On a day when July was ready for August, I sat and talked with a mother and tried to help hold her unexpected grief. It flowed over the Earth anyway and my own grief sat with us on porch chairs as we remembered Brad (my ex-husband) and wondered. “Why him?”
Of course, there’s always a storm, somewhere, whispering “Why not him?”
“Why not any of us?”
He was only 47, and nobody knew he’d die. Nobody prepared for it. Nobody got to say goodbye.
I don’t know if that’s better, or worse.
We went for a walk. I saw butterflies.
On a day when August sighed September, I sat and talked with a mother and tried to imagine how it was possible that she was dressed, clean, and her usual pretty self after having to come home from vacation without her little boy asking for snacks and attention from the seat next to her.
We sat on couches and porch chairs, and I tried to help hold her unexpected grief.
It flowed over the stars and moons anyway, and my own grief sat with us as we remembered one of my little boy’s best friends. We wondered. “Why him?”
He was only seven, and nobody knew he’d die.
His family hadn’t prepared. They didn’t know. How could they? Nobody knew.
We didn’t know, and now have to hope that past words, smiles, and watergun fights were enough so that he knew. Did he know how much we appreciated his friendship? How much we loved him on afternoons of delight and also on the ones when the boys bounced the ceilings almost off, and fought over which game to play next?
We love him. We will always love him. We’ll remember his light, and larger-than-life way of being. His too-old manners, his wise soul, and his adorable outfits.
He always had better shoes than my son who is limited to double-wide tennis shoes or crocs with his ginormous feet.
We talked about butterflies. How they’d never been around before, but are everywhere, now.
And, they are. We see them, too. It’s not just his mama who sees the butterflies.
Why any child?
Of course, there’s always a storm, somewhere, whispering “Why not any of us?”
The problem with death is that it makes us forget that it lurks in sunshine and on beaches while holding us in fear.
Death comes to our homes and our cars and our vacation rentals regardless of whether we’ve dusted off the welcome mat or turned on the porch light.
I sat with my son tonight, on one of the last days of August. He doesn’t understand but understands enough. He wants to know about his friend’s body.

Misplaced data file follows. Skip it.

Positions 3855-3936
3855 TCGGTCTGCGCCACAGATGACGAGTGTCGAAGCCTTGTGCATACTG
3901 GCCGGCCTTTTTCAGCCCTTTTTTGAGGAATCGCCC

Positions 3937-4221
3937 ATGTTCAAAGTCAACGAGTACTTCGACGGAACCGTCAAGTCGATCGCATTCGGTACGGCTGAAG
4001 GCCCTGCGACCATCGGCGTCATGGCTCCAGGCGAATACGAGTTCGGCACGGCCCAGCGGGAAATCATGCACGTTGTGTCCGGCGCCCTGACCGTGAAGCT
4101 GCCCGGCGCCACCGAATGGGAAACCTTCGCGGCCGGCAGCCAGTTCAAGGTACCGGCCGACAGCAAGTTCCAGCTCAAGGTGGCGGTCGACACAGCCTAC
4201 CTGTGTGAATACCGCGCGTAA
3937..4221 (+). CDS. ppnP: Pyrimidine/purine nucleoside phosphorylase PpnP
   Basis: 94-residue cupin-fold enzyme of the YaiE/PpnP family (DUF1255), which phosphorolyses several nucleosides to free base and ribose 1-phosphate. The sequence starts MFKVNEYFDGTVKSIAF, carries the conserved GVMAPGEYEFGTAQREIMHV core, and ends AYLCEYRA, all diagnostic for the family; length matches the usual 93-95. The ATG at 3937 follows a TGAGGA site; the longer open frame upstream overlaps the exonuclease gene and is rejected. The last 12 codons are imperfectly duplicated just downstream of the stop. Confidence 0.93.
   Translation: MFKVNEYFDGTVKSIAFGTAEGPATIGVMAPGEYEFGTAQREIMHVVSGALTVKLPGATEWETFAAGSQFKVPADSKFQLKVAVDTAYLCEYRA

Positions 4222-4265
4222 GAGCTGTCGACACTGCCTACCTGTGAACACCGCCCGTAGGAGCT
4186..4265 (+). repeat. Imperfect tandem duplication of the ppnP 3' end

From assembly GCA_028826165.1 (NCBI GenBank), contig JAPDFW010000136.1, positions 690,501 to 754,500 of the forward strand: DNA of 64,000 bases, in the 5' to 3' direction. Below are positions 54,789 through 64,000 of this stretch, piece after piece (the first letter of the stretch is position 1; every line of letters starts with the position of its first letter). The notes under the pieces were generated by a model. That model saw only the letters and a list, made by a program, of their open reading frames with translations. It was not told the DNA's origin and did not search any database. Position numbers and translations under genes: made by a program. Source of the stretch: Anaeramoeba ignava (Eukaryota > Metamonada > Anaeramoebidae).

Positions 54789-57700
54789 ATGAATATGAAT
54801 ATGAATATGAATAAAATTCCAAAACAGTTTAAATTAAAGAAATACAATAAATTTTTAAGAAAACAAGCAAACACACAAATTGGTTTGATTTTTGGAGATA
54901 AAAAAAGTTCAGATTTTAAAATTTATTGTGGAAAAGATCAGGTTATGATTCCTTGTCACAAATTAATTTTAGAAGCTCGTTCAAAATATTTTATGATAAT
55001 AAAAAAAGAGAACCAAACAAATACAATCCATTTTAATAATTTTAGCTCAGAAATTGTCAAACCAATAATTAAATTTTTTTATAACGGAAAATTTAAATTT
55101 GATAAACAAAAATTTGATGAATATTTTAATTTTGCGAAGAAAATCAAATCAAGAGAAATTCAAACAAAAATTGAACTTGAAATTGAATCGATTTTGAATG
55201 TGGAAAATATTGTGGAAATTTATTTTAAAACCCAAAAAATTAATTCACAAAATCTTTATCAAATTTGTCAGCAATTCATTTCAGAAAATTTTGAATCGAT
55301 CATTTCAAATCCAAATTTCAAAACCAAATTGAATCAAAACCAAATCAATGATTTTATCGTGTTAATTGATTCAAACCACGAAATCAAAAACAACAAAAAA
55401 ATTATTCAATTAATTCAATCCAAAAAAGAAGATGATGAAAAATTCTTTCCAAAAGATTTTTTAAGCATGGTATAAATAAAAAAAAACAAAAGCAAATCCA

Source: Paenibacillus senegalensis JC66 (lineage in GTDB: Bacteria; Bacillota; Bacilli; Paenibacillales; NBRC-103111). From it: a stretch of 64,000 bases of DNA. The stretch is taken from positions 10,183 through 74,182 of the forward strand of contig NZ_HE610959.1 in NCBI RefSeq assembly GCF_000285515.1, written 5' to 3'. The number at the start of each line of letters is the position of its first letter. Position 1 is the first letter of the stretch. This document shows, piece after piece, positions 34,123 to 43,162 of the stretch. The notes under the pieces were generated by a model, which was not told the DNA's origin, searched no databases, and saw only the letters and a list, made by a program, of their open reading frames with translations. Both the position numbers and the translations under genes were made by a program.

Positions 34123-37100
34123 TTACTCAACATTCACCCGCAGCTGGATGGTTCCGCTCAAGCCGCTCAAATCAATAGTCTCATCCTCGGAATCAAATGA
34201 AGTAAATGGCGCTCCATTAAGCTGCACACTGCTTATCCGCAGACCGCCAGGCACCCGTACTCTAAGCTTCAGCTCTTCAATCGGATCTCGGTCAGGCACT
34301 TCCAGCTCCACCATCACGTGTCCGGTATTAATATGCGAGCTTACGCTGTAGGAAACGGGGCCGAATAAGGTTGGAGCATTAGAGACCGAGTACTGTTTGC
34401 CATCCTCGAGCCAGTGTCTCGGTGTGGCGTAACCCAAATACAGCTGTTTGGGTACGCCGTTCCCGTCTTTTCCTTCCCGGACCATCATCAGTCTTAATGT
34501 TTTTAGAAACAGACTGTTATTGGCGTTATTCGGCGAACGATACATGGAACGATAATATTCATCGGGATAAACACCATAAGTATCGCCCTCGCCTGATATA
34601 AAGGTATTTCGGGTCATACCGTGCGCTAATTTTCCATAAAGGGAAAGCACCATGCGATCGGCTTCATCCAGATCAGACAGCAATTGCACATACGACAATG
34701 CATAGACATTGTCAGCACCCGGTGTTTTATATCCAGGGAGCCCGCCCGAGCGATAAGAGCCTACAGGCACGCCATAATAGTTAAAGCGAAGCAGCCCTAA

He wants to know more than he can handle knowing.
We talked about the difference between bodies and souls, and I don’t know whether I made any sense to him or not but held up a partially-full water bottle, and said that our spirits are like the water.
Once the bottle is empty, it’s of no use, and we recycle it. It’s a shell, a holder of import until the import has soared Elsewhere.
I told him he can talk to his friend. He already has. Just a few days ago, in the car, Tucker told me that his friend said hello. “But only in my head, Mom.”
We talked about caterpillars and butterflies, and how they change from one thing to another thing, but are still themselves in their next form.
We’re trying to talk about unexpected grief and watergun and butterfly magic.
“But if he has no body in Heaven, how can he see?” he said.
“What do you mean?”
“Mom. I mean he has no eyes now.”
“Oh, baby, he doesn’t need body-eyes now,” I said.
“Then, he can probably see more than I can, from Heaven, right?”
“Right,” I said.
“We taught each other things,” he said.
“Well, like we showed each other things in Minecraft.”
“You did,” I said. “Remember how you used to wash my car together using waterguns and water balloons?”
“That was fun,” he said.
“I’d even go so far as to say that it was magic fun,” I said.
“Okay,” he said.
“Tell them he’ll need milkweed,” he said.
“Butterflies like milkweed. We learned that in school.”
“I’ll tell them,” I said. “And we’ll plant some, too.”
It’s back to school this week, and I feel different than I have before about it. There’s unexpected grief and watergun and butterfly magic.
I’ve sat with two mamas in the past month, both with son-shaped holes in their worlds.
One son was 47.
The other son was seven.
We pay extra attention to butterflies.
This has been a Finish the Sentence Friday post. This week’s sentence is “It’s back to school time, and I feel…”